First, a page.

My school days pass in one-hour segments filled with jokes, smiles, and as much learning as I can pack in, Spanish and otherwise. Sometimes the kids are great, other times not, but I figure this is what I signed up for, to care about and do what I can for every one of them.
After the students leave my classroom, it is different.
Vicious parent emails filled with insults and demands that require an hour's worth of careful email wordcrafting in response.
Administrators who treat your time as though it were Mary Poppin's bottomless carpetbag.
Politicians who pass laws without ever consulting an actual educator, only a budget sheet.
A local and national community that continually announces their contempt for practicioners of my profession and the dastardly way we have organized to make obnoxious demands, such as compensation comparable to other professions that require the same amount of schooling and expertise.
A public that believes my job requires little effort and less skill, and that probably any parent could do better, when in reality the complexity of what I do makes me (a dedicated overachiever who is actually really good at this) stretched beyond my limits on a daily basis.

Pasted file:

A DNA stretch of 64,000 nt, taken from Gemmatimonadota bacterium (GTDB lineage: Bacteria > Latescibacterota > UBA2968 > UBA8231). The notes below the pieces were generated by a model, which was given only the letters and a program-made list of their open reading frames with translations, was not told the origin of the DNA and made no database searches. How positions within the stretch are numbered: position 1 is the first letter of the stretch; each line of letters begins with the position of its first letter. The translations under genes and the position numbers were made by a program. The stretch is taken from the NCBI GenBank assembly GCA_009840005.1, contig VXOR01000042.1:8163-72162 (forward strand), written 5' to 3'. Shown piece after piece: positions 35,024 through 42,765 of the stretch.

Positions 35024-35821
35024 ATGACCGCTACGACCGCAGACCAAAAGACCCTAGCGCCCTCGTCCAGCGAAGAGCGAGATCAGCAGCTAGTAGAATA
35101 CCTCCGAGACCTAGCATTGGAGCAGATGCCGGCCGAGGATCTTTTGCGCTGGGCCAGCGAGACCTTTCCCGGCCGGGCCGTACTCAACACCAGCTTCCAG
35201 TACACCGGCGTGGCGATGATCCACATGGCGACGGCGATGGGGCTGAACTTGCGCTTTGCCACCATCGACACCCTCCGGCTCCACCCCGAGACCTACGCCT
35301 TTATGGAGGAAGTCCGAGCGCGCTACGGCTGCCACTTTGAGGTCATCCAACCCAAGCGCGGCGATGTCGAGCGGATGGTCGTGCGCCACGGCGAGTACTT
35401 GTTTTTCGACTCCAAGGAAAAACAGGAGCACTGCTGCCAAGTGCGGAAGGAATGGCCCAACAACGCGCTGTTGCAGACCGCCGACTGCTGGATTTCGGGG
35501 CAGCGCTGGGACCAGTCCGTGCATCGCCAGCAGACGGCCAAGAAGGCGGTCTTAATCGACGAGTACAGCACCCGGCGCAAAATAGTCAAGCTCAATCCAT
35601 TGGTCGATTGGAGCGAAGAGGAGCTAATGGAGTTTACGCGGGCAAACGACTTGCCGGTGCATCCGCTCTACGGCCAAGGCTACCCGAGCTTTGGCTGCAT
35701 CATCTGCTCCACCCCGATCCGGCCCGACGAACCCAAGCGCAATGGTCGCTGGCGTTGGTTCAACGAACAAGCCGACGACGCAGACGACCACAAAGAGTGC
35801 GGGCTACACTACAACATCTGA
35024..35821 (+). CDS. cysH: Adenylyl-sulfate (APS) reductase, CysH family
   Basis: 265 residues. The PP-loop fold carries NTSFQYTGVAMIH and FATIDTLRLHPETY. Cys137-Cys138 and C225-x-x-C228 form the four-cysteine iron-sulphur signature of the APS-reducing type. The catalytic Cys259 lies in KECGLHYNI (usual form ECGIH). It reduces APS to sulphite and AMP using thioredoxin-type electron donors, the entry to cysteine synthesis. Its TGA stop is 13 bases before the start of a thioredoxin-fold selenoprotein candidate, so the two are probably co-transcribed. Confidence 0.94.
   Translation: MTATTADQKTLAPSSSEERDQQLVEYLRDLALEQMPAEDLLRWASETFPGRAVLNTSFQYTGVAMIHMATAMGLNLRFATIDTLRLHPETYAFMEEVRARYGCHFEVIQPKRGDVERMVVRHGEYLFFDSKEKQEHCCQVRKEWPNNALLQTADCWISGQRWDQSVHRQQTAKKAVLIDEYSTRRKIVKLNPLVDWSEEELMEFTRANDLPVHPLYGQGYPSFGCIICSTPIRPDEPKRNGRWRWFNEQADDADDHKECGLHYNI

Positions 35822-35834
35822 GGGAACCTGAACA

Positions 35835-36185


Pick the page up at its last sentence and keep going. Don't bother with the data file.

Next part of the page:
Weekends filled with the week's overflow and hours of catch-up that is never, ever diminished.
Friends who remark casually about how I am "paid" for two month's summer vacation, not realizing that A) I have a ten-month contract, so my "pay" is only what I asked the school to withhold during the school year, B) I probably work enough during the school year to make up the difference in hours, and C) I still work during the summer developing and improving my curriculum, for free, and D) Have you ever tried to find a job for two months? What else do you want me to do?
I guess I am not surprised by this. I knew all of this on my way in. But I guess I expected it to be more distant, less personal, more abstract. But in fact, all of these negative features - the derision of parents and the community, the insulting comments plastered across the Internet, the laws passed and the administrator responses to disciplinary citations - affect my daily work in tangible ways. I frequently find myself feeling angry, overwhelmed, unappreciated and hurt because of these things.
If I quit before five years, like almost half of new teachers do, it will not be because I dislike my students, my school, my material, or because it is hard. It will be because a person can only be a national punching bag for so long before it's no longer worth it.